In May, 2013, l began a six-week online course on blogging. I wanted to learn how to do everything, not only the blog, but pictures, links, podcasts, slide shows, videos. . . It was an excellent course, intense, crammed with usable knowledge, free software, and how to use it all. About two weeks into the course, I hit a snag, a couple of weeks when I couldn't stay on task because of other events. The young me would have missed sleep and everything else to do the class and also the things that were holding me up. I would have done it all, just to save my dignity and $150. I have enough dignity, fact is I can get downright haughty if I feel like it. As for the money - well, I guess it's gone.
I enrolled in the same course beginning in August, which gave me plenty of time and a running start. I planned the first drafts and was ready to post on October first. I located Barbara Ras and got her permission to use her poem, "Bite Every Sorrow." I put three posts out there again, but the site was a visual nightmare. I had thrown everything I knew at it and it looked like things had been thrown at it -- hodge-podge, pathetic, the kitchen sink, macédoine, a mess. Did you see that, Kim?
I deleted the posts and began editing the blog itself. My editing was major, (croerden) a tweak here, a picture added there, and cutting stuff out with a hatchet until I was more or less satisfied. As a beginning computer programmer I had learned a very important lesson -- the KISS principle -- which had nothing to do with the guys in the machine room. Keep It Simple, Stupid. I guess I forgot that when I retired.
Blogger is simple and easy to use, if you are willing to accept its idiosyncrasies. Two that I remember are 1) it changes font size or underlining in the middle of a post and 2) it refuses to make all links blue -- seems to prefer this sickly wine color or black. Everybody knows links should be blue, even if color has nothing to do with the linking function. But if you see the word HERE in blue, sickly wine, or black -- it's a link. Click on it. Blogger does some really neat stuff, too, like anticipating my actions. I don't understand that one. It's kinda creepy.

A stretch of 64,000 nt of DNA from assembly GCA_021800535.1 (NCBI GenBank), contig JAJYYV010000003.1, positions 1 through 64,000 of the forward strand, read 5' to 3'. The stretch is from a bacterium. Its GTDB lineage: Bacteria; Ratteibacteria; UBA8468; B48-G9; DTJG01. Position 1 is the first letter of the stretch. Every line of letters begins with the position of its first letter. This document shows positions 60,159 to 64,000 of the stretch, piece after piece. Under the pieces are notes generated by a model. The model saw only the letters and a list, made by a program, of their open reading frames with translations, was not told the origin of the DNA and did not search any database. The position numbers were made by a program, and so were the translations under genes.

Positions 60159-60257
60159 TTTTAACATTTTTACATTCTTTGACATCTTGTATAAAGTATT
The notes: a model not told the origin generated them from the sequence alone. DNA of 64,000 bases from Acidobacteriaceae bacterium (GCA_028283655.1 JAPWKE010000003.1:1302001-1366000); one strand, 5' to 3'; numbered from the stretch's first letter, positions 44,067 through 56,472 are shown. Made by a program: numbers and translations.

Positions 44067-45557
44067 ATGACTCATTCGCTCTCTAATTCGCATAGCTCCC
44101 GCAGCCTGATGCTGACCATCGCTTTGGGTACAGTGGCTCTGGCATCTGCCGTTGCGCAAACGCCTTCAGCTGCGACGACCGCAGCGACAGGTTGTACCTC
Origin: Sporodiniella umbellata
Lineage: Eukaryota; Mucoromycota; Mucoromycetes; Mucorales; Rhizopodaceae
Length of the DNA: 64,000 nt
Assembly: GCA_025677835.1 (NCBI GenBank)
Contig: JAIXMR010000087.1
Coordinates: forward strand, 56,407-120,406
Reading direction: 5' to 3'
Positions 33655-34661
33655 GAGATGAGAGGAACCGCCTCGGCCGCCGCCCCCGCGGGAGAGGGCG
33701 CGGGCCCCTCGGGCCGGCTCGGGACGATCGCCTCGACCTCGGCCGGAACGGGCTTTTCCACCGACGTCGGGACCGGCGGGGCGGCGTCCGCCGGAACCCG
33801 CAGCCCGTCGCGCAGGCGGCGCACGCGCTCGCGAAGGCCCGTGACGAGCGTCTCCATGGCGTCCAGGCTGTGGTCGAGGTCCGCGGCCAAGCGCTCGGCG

When I was certain the site design was final, someone caused another change. Janice found the blog and said she went to the list of posts, but none of them worked when she tried to use the titles as links. Envision a light bulb. I changed that in a hurry. It's the hub now, the real center of the blog, because you can get to any post by going to the page WEEKLY POSTS by DATE. It's like an index, annotated.
Whenever I think I can do something without any help, I always get pulled up short by somebody who helps me. Sometimes they don't even know they helped me. (Now you do, Janice. Thank you.)
I was still editing daily with no deadlines in mind, then decided that since I've never kept a New Years resolution, I would make one for 2014 and keep it. I would begin on January 1st, and create a post once a week. One more little detail --- the journal pages I had started on October first? Writers hate to throw out words. I kept them.
My daughter Amy died in a car accident on October 22nd.
Her death was too shocking, too personal, too sacred for a blog that was supposed to be fun, so I trashed the blog. That was easy. I couldn't see myself writing with the usual joy and enthusiasm, maybe even fervor that visits me when l write. I thought the pain would consume me, and it did. I knew the pain. I had dealt with it before and won a diminished but richer life because Julie had been in it. This time the trench was deeper and grief kept plowing its way into every part of my life. There is no place where the memory of Amy fails to find me, sometimes with happy memories, but always leaving me with an emptiness I can't fill. I had lost close friends and grieved. I had lost our child Julie and knew the ultimate pain. This time I have lost both, my child Amy and my close friend Amy.